Crowdbridge Global Firstlook: CBG Coins Ponzi points?
Crowdbridge Global first popped up on my radar a few months ago. At the time little to no information was available on the company, so I put a closer look on the backburner.
Since then some more information has surfaced. Not enough for a full Crowdbridge Global review, but enough for us to get a sense of the direction the company is headed.
Currently the Crowdbridge Global website is little more than a signup page with the following marketing pitch:
Now, you too can enjoy a career that’s built around your life and comfort.
Our system gives you the ability to earn a part-time income by sharing your personal story.
Best of all, you’ll earn money while improving the lives of others.
Terms and Conditions likened at the bottom of the page reveal
Crowdbridge Global Nederland B.V. holds registered offices; address at Magnesiumweg 14, 8471 XM, WOLVEGA, Netherlands.
Beyond that though, nothing specific about who owns or runs the company is provided.
The Crowdbridge Global website domain registration doesn’t reveal anything, having been privately registered on June 21st, 2017.
To find out anything about company management you have to be on the inside and receiving marketing updates.
One such update recently sent out reveals the founders of Crowdbridge Global to be Hans Pasveer and Harald Ekker.
Harald Ekker was the owner of Towah, a European payment processing company.
In 2013 $8.9 million dollars invested by Bidify affiliates that passed through Towah simply disappeared.
Prior to founding Towah, Ekker helped scam over 200,000 Norwegians out of millions of dollars through the World Games Inc. pyramid scheme.
The latest incarnation of LEO saw the company introduce the LEO cryptocurrency.
Launched in true altcoin pump and dump fashion, LEOcoin has no use outside of the LEO income opportunity.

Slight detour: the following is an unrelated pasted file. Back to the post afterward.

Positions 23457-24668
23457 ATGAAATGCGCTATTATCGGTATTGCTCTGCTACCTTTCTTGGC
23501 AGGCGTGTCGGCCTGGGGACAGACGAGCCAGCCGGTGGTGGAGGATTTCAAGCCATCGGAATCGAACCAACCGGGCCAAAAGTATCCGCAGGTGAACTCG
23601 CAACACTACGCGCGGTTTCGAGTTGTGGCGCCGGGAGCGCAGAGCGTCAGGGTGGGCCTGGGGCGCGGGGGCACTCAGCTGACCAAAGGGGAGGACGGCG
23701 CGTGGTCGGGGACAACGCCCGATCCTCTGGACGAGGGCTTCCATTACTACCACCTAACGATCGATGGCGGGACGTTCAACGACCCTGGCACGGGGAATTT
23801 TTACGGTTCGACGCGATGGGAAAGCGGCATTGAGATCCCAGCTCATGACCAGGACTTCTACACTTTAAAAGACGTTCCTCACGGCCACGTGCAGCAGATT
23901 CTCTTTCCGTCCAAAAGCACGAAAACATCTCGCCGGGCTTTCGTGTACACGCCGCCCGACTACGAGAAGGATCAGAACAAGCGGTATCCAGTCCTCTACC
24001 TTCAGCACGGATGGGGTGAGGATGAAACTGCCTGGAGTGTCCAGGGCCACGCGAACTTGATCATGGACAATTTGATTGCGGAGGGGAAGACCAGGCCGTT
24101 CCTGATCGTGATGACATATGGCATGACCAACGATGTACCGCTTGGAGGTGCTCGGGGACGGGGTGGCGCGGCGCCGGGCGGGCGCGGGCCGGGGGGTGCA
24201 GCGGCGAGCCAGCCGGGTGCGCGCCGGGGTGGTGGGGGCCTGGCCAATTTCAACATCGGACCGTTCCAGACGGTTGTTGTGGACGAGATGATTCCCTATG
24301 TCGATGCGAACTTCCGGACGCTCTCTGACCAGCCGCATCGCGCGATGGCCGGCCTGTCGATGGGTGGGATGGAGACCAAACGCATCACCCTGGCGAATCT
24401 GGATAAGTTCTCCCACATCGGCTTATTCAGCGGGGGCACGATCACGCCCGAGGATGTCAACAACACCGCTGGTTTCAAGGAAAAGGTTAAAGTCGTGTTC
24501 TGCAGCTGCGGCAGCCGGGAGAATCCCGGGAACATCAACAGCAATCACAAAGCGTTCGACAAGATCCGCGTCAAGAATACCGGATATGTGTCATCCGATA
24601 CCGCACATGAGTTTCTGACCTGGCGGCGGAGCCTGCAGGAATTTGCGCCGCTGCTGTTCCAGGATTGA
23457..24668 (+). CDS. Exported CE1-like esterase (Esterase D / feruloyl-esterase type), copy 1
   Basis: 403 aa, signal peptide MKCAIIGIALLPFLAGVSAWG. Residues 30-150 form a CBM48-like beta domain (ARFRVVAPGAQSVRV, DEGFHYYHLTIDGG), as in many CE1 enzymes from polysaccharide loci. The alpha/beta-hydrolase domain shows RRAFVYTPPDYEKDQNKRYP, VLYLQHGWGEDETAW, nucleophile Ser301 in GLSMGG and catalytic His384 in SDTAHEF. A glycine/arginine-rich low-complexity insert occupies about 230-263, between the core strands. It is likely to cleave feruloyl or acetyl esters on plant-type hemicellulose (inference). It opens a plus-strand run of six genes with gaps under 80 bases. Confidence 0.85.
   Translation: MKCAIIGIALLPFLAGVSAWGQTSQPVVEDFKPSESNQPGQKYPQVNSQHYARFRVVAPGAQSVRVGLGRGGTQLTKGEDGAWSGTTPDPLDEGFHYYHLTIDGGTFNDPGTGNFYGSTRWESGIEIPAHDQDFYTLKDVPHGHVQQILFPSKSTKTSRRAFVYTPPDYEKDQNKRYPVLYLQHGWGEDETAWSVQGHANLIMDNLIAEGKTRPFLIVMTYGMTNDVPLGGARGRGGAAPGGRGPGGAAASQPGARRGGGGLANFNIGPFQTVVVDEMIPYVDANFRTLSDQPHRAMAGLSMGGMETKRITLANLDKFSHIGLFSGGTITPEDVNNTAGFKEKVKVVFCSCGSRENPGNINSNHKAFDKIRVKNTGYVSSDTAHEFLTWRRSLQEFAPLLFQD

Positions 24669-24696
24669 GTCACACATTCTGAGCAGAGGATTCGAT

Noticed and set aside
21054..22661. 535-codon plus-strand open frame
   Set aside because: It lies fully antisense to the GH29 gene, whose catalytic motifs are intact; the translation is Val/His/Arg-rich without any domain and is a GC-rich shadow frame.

After a brief spike of interest last year, LEOcoin haw slowly declined through most of 2017.
The business model however appears to have been a strong inspiration for Crowdbridge Global.
As per a recent marketing update, Crowdbridge Global affiliates will invest in CBG Coin.
CBG Coin at this stage appears to be an non-public altcoin, propped up by nothing more than Crowdbridge Global affiliate investment (ie. Ponzi points).
Investment in CBG Coin will pay an unspecified “monthly dividend”. Additionally affiliates are also able to increase this dividend by investing in “founder shares”.
As far as I can tell Crowdbridge Global have not sought approval to offer shares, virtual or otherwise, in any jurisdiction they operate in.
Pyramid recruitment is also present, with Crowdbridge Global affiliates paid a 15% commission on funds invested by personally recruited affiliates.
Full details are expected to surface in early October, which is when ‘the full CBG platform will be live‘.
Although Norway is currently the largest source of traffic to the Crowdbridge Global website (45.6%), Thailand is also shaping up to be a major source of investment revenue.
Hans Pasveer and Harald Ekker were recently in Asia pitching Crowdbridge Global to an individuals identified only as “Mr. Tingman” and “Mr. Tongchottnachart”.
Tingman and Tongchottnachart run something called “Chinese Dragon Group”, whose partnership Pasveer and Ekker perceive as quite the coup.
We introduced the unique CBG concept to Mr Tingman, a very successful businessman in the area of Asian Pacific.
There is now a mutual agreement reached with the Chinese Dragon Group (CDG).
CDG will join CBG- and this will be a great step in our global vision!
We are very excited to open this great new market and we welcome Mr. Tingman and his team in CBG.
The meeting with Mr Tongchottnachart, who is working together with Mr Tingman in the Thai market, was also very successful.
Welcome to the great Thai Team as well!
Tingman was the top Chinese affiliate of Leo in China. The plan appears to be to once again get a bunch of gullible people to invest across China and Thailand.
To that end Crowdbridge Global will be holding recruitment events in Thailand between November 24th and 26th.
Whether or not China’s recent decision to ban new ICOs will hinder these efforts remains to be seen.
Not that Ponzi points fall under ICO regulation, but it does put a dent in the “eventual ICO” pitch pretty much every Ponzi points scam relies on.
Full details of Crowdbridge Global’s compensation plan are expected to be released early next month. Stay tuned…